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EDITORIAL: Don’t believe the hype about Medicaid ‘cuts’

Progressives have attacked the Trump budget and Senate health care bill as a full of “cuts.” When you hear such beltway rhetoric, it’s important to double-check the math.

While various interests have attacked President Trump’s spending plan for all of its apparent “cuts,” it actually maintains the high levels of spending found during the Obama administration, and contains no actual reduction in the amount of money the government plans to spend. The same holds true for the crushing “cuts” to Medicaid that can supposedly be found in the Senate’s health care bill.

Per the latest Congressional Budget Office estimates, Medicaid spending would rise from $393 billion in 2017 to $464 billion in 2026. That amounts to an increase of 18 percent, or $71 billion. Some cut. Democrats may fret that this increase isn’t as high as the one called for under current law, but it’s hardly an actual reduction in outlays.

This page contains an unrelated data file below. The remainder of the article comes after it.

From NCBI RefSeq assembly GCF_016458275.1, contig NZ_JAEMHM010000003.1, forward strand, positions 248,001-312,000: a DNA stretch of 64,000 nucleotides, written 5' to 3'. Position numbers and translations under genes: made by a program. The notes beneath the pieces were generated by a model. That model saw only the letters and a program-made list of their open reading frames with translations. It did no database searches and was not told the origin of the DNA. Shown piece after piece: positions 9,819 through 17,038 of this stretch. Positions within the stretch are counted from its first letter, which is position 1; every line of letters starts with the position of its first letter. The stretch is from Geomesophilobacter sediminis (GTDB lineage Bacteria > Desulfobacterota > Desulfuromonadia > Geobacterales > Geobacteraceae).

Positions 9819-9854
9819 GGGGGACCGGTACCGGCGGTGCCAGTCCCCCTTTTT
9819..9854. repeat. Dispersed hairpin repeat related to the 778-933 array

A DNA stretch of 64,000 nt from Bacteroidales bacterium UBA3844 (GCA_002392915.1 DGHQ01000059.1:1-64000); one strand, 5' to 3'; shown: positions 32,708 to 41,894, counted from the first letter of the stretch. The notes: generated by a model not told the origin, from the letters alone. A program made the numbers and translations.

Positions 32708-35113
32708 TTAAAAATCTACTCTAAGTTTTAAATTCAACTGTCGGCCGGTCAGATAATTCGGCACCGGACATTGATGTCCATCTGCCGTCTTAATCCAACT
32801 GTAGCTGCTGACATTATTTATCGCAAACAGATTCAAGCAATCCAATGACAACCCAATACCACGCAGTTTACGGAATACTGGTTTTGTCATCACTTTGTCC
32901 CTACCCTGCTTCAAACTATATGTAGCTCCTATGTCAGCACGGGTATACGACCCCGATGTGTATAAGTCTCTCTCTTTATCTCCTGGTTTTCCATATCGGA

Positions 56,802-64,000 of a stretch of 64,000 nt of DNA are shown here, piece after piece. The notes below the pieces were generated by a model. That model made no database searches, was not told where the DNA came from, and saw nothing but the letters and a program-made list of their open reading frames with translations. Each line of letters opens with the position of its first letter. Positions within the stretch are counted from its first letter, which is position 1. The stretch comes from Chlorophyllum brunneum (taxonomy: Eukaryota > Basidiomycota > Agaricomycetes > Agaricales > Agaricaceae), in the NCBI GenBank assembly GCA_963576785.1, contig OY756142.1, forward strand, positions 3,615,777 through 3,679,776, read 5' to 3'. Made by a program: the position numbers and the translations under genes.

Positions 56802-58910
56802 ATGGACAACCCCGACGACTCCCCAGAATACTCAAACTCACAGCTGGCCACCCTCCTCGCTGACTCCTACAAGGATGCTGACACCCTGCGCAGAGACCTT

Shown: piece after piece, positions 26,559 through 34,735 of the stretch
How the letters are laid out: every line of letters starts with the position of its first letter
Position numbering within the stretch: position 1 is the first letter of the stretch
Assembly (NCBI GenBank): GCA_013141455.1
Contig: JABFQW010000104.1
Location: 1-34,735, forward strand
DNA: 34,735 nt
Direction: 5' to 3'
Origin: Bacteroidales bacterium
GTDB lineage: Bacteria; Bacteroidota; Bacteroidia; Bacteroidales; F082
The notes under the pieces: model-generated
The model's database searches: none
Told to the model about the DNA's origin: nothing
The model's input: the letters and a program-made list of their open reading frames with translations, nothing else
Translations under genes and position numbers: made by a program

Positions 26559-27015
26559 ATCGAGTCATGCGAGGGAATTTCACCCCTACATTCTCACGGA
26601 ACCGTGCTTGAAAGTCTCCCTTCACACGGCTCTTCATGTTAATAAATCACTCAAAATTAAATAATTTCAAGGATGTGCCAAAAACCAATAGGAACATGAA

“When I was at the White House in 2001, federal Medicaid spending was $129 billion,” Ari Fleischer, former White House press secretary to George W. Bush, told Fox News. “My point is in Washington, spending only goes up. The issue today is how much should Medicaid spending increase — by a lot or by a huge amount? There are no cuts.”

He also commented on Twitter, comparing the increase to a worker who gets a lower-than-expected raise. “Your salary today is $50k,” he tweeted. “Your boss promises it will be $100k in 10 years. Instead, you get $75k. Did you get a $25k raise or a $25k cut?”

Democrats can parse the word “cut” all day long, but spending for Medicaid and other programs — even under the “devastating” Senate proposal — continues its inexorable trend: and that’s up, up and away.

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